Page:History of Freedom.djvu/303

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now impossible may have been reasonable and legitimate in the days when they were actually exercised.

The zeal with which Mr. Goldwin Smith condemns the Irish establishment and the policy of the ascendency is all the more meritorious because he has no conception of the amount of iniquity involved in them.

The State Church of Ireland, however anomalous and even scandalous its position may be as the Church of a dominant minority upheld by force in the midst of a hostile people, does not, in truth, rest on a principle different from that of other State Churches. To justify the existence of any State Church, it must be assumed as an axiom that the State is the judge of religious truth; and that it is bound to impose upon its subjects, or at least to require them as a community to maintain, the religion which it judges to be true (p. 91).

No such analogy in reality subsists as is here assumed. There is a great difference between the Irish and the English establishment; but even the latter has no similarity of principle with the Catholic establishments of the continent.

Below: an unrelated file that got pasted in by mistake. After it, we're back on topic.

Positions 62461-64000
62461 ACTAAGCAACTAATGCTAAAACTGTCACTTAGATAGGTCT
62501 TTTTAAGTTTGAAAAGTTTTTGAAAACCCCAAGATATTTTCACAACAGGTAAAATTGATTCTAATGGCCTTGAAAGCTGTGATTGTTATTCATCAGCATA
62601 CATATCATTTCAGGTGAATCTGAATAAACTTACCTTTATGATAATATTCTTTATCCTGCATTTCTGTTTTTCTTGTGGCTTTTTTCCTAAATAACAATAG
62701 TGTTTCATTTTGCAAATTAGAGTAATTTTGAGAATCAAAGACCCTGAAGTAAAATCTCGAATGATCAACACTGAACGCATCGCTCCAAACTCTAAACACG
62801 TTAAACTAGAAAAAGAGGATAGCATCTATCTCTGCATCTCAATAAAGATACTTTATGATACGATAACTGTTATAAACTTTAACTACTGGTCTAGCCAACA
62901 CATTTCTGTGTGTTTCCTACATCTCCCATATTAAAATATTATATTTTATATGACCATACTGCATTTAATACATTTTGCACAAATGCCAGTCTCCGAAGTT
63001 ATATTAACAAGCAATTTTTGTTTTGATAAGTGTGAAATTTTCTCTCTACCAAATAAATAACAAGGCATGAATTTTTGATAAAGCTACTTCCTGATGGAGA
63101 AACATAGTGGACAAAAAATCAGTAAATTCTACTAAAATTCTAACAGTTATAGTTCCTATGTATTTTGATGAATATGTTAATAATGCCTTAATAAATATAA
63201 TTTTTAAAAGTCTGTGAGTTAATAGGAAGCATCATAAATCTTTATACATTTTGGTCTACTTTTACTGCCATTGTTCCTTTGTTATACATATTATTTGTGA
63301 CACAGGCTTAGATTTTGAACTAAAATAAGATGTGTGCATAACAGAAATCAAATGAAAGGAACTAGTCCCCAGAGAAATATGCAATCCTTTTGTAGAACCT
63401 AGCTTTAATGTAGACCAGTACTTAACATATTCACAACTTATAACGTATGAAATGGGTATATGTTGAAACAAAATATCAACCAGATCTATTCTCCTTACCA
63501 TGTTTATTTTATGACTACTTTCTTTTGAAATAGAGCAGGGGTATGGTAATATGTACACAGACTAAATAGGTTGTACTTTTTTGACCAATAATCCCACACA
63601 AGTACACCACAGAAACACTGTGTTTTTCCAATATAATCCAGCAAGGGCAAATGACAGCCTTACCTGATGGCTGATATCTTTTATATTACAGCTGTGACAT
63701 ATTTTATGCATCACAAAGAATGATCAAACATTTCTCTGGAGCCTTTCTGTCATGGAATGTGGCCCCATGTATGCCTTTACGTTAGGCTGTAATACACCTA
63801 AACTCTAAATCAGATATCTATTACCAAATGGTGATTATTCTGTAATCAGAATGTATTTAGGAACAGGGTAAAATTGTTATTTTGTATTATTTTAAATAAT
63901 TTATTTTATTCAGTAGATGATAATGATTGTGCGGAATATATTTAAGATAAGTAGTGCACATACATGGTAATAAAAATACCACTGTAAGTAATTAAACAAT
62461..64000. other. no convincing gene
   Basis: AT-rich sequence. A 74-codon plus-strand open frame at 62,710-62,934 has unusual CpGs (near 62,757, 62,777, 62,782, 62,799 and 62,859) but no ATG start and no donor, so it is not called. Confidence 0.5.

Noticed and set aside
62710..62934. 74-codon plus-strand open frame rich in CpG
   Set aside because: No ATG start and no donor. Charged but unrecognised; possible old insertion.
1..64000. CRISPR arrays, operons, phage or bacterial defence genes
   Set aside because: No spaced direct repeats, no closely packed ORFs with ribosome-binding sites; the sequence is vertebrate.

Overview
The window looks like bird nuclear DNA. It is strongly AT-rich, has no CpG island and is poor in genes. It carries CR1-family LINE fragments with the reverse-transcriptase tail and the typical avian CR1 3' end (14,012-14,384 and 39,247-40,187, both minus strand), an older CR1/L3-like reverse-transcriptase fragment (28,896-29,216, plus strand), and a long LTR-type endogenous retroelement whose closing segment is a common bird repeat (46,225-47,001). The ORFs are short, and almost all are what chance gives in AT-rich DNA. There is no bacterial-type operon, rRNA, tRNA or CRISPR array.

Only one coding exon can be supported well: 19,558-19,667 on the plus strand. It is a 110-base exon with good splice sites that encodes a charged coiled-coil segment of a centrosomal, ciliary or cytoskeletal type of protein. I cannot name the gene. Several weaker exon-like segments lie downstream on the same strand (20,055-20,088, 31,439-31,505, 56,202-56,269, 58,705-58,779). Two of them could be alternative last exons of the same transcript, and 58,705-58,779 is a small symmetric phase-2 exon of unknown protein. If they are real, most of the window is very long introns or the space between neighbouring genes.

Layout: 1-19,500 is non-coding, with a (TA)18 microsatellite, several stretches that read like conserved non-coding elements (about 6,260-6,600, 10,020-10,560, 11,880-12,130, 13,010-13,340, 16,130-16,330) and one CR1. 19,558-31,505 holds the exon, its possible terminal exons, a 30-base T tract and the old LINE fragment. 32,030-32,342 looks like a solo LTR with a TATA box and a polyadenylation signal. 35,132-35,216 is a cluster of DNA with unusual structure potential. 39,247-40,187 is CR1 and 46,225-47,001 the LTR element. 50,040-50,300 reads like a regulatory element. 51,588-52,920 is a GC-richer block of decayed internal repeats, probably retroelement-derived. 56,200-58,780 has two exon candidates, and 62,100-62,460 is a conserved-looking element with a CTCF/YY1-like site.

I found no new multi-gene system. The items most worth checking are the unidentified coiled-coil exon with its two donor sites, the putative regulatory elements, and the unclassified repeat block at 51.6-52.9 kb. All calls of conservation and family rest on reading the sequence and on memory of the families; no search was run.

The fundamental distinction is, that in one case the religion of the people is adopted by the State, whilst in the other the State imposes a religion on the people. For the political justification of Catholic establishments, no more is required than the theory that it is just that the religion of a country should be represented in, and protected by, its government. This is evidently and universally true; for the moral basis which human laws require can only be derived from an influence which was originally religious as well as moral. The unity of moral consciousness must be founded on a precedent unity of spiritual belief. According to this theory, the character of the nation determines the forms of the State. Consequently it is a theory consistent with freedom. But Protestant establishments, according to our author's definition, which applies to them, and to them alone, rest on the opposite theory, that the will of the State is independent of the condition of the community; and that it may, or indeed must, impose on the nation a faith which may be that of a minority, and which in some